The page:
Confirmed Earthquakes in the Bible

Earthquakes happen 12,000 times a year, and twice in the Bible. Let’s take a look.

Image result for epic earthquake

Amos 1:1: The words of Amos, who was one of the sheep breeders from Tekoa—what he saw regarding Israel in the days of Uzziah, king of Judah, and Jeroboam son of Jehoash, king of Israel, two years before the earthquake.

The first earthquake is recorded in the Book of Amos, and also is a major help to dating the document. Amos tells us in Amos 1:1 that the events he writes of happened “two years before the earthquake” — Amos plainly tells his readers that he is writing two years before “the earthquake”, and it is therefore safe to assume that Amos understans his audience knows that his readers know what earthquake he is talking about as it was a very recent event for them . And indeed, this earthquake has been located and identified. Amos also tells us that he is writing in the reign of Uzziah, king of Judah, and Jeroboam, king of Israel, which means that if an earthquake really happened here, it should take place about 780-740 BC (the time of the reign of these kings). And indeed, in 2000, a paper was published by three geologists titled Amos’s Earthquake: An Extraordinary Middle East Seismic Event of 750 B.C. In this papers, the geologists analyze the stratigraphy of the Dead Sea and walls of ancient constructions, and discovered that in Judah, about 750 BC (+/- 30 years), an overwhelming 8.2 magnitude earthquake took place, which by any means of measurement, is utterly enormous. This fact corroborates the account of Amos, which is self-dated by the reigns of Uzziah and Jeroboam to about 750 BC as well.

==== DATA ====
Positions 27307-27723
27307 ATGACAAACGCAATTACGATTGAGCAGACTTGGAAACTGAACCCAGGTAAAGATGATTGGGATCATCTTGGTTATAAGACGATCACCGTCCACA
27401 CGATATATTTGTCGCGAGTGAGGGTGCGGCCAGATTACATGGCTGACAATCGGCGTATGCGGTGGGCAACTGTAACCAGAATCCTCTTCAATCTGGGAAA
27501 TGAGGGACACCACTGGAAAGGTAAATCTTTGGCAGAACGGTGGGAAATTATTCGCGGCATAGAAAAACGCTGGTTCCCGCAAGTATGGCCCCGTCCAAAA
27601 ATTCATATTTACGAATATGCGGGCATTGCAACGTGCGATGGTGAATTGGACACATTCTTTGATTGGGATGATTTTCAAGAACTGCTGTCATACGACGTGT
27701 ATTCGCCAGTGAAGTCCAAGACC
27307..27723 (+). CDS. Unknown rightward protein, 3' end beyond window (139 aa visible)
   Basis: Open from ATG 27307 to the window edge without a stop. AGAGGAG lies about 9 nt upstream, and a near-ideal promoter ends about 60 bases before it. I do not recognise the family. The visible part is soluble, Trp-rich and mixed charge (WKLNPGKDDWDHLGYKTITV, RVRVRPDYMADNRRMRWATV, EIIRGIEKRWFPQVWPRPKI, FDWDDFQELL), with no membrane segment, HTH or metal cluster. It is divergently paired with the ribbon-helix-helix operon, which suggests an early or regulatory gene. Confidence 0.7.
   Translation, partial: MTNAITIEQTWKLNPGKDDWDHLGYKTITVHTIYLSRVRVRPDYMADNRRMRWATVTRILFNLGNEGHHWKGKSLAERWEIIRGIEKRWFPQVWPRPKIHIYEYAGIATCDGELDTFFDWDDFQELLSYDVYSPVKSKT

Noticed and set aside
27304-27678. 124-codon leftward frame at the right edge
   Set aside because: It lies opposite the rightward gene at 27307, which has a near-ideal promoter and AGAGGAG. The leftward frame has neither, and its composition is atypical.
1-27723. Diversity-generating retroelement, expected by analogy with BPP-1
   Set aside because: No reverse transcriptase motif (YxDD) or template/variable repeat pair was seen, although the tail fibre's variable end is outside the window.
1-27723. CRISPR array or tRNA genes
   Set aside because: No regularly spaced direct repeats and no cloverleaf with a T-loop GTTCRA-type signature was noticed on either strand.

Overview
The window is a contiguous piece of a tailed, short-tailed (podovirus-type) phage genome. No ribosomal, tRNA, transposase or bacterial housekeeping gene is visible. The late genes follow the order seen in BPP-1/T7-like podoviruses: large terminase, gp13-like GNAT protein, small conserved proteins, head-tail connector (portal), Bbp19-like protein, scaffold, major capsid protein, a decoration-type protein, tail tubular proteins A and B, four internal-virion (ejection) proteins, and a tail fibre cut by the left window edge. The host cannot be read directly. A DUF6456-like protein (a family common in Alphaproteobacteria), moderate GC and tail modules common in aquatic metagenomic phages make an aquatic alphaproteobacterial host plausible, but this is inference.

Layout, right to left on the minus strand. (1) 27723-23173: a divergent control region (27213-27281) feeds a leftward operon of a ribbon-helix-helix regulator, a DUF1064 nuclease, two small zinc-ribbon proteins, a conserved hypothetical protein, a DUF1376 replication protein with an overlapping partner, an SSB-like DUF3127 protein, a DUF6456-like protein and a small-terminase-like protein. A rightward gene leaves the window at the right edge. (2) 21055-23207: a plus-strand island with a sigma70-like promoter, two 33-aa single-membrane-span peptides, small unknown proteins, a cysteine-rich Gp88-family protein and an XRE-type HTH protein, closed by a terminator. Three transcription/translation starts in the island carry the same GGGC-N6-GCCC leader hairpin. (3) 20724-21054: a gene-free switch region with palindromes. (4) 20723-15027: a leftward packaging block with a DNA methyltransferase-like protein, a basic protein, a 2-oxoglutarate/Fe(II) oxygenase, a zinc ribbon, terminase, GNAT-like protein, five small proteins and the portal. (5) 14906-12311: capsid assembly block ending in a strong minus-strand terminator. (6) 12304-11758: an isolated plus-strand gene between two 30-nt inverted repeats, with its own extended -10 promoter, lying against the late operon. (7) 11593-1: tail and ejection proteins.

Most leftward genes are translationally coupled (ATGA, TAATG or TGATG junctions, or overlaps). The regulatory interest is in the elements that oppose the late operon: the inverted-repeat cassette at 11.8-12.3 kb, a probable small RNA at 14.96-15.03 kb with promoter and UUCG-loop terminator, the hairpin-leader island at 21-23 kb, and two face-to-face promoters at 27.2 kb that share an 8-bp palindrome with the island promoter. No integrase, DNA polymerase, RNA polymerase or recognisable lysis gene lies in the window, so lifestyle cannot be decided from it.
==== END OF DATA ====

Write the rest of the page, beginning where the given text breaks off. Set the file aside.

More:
The second earthquake of the Bible is more well-known, and is explicitly mentioned in the Gospel of Matthew as having took place shortly after the crucifixion of Jesus ca. 30-33 AD.

Matthew 28:2: Suddenly there was a violent earthquake, because an angel of the Lord descended from heaven and approached the tomb. He rolled back the stone and was sitting on it.

After the crucifixion of Jesus, we are told an earthquake miraculously took place, devastating the surrounding region as a consequence of the death of Jesus, the true Messiah. In 2012, the journal International Geology Review published a study, where a geologist found and confirmed that somewhere between 26-36 AD in Jerusalem, a 6.3 magnitude earthquake ruptured the region, in the perfect time allotted to the historical record of Matthew’s Gospel. A fantastic achievement indeed, verifying the historicity of the biblical earthquake.

Matthew 27:54: When the centurion and those with him, who were guarding Jesus, saw the earthquake and the things that had happened, they were terrified and said, “This man really was God’s Son!”